Intended for healthcare professionals


Fighting obesity

BMJ 2004; 328 doi: (Published 03 June 2004) Cite this as: BMJ 2004;328:1327
  1. Anjali Jain, deputy physician editor
  1. BMJ Knowledge, BMA House, Tavistock Square, London WC1H 9JR

    Evidence of effectiveness will be needed to sustain policies

    Obesity is no longer just an American problem. The UK House of Commons Health Committee issued its report on obesity on 27 May 2004 predicting that obesity would soon overtake smoking as the leading health problem in the United Kingdom.1 Throughout Europe, obesity has increased 10-50% within the past decade and by as much as 75% in parts of the developing world.2 Worldwide over a billion adults and children are overweight,3 and some experts have predicted that the current generation of children are likely to have shorter life expectancies than their parents because of obesity.1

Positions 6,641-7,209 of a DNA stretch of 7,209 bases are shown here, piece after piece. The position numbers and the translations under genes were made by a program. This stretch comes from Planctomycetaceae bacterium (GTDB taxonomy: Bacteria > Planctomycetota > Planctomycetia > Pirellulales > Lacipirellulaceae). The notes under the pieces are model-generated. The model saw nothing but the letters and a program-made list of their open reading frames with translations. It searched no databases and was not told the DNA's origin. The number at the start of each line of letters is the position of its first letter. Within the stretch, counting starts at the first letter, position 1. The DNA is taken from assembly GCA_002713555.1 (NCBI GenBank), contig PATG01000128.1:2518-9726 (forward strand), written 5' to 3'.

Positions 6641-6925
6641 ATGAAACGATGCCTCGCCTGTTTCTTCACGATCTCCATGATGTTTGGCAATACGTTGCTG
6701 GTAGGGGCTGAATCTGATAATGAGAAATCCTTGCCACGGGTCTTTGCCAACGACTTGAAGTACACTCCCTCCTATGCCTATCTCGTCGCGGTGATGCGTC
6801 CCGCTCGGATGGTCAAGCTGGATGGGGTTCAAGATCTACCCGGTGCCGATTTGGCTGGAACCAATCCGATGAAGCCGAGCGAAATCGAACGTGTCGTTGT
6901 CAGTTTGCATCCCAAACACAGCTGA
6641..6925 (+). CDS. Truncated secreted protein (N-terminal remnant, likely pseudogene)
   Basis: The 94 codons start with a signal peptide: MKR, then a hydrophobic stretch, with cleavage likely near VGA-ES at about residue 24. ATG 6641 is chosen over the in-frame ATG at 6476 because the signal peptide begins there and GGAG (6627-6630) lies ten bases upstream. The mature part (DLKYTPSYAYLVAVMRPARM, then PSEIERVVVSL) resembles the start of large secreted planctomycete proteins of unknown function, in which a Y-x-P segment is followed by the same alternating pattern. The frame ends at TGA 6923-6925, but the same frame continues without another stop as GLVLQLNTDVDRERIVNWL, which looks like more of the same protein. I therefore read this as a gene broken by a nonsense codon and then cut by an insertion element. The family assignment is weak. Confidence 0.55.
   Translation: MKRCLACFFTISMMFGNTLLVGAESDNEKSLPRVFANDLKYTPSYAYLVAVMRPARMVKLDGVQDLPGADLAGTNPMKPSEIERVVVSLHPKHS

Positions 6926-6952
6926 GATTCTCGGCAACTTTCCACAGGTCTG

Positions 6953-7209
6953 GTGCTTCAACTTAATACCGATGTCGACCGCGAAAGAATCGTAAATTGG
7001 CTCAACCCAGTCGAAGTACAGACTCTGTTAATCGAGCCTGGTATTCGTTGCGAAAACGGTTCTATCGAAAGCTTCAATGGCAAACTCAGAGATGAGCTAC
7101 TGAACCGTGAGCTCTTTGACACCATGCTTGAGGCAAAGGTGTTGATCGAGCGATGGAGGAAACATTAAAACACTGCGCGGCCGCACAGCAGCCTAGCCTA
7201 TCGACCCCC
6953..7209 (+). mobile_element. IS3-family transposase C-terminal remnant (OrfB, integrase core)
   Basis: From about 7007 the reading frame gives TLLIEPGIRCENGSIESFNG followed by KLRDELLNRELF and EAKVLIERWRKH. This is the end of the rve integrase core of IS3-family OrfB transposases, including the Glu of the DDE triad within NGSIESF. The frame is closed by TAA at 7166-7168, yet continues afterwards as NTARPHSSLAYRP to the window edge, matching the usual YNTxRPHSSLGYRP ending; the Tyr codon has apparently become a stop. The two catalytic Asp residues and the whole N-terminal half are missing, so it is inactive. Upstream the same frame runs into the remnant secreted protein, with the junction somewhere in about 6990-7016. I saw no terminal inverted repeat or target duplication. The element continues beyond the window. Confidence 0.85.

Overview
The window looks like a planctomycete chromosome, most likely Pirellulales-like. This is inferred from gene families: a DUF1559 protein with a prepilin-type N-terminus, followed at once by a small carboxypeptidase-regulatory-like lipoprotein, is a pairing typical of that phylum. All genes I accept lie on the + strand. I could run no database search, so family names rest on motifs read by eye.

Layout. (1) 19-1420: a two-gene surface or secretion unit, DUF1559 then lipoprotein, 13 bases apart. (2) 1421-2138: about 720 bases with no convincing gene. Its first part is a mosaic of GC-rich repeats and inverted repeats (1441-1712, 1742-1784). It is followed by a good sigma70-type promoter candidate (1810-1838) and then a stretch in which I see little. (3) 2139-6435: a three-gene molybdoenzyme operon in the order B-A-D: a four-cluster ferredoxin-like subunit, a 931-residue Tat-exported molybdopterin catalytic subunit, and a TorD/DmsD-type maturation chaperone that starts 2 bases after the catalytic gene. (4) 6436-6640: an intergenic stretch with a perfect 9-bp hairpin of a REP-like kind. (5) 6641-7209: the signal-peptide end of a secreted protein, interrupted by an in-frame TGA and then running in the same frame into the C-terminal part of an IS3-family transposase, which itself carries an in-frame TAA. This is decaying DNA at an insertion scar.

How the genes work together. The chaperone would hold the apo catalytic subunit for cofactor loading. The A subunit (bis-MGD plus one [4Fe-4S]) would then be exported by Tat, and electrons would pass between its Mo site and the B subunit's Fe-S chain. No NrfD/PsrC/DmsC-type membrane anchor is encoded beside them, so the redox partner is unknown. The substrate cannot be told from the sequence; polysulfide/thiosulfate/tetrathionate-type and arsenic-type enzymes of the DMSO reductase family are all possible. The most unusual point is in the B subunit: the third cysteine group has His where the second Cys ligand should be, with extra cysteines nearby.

Experts agree that the causes of the obesity epidemic are environmental, related to living in surroundings that allow easy access to food and little need for exercise. To date most approaches to obesity have focused on changing the behaviour of individuals—on diet and exercise—and cumulatively …

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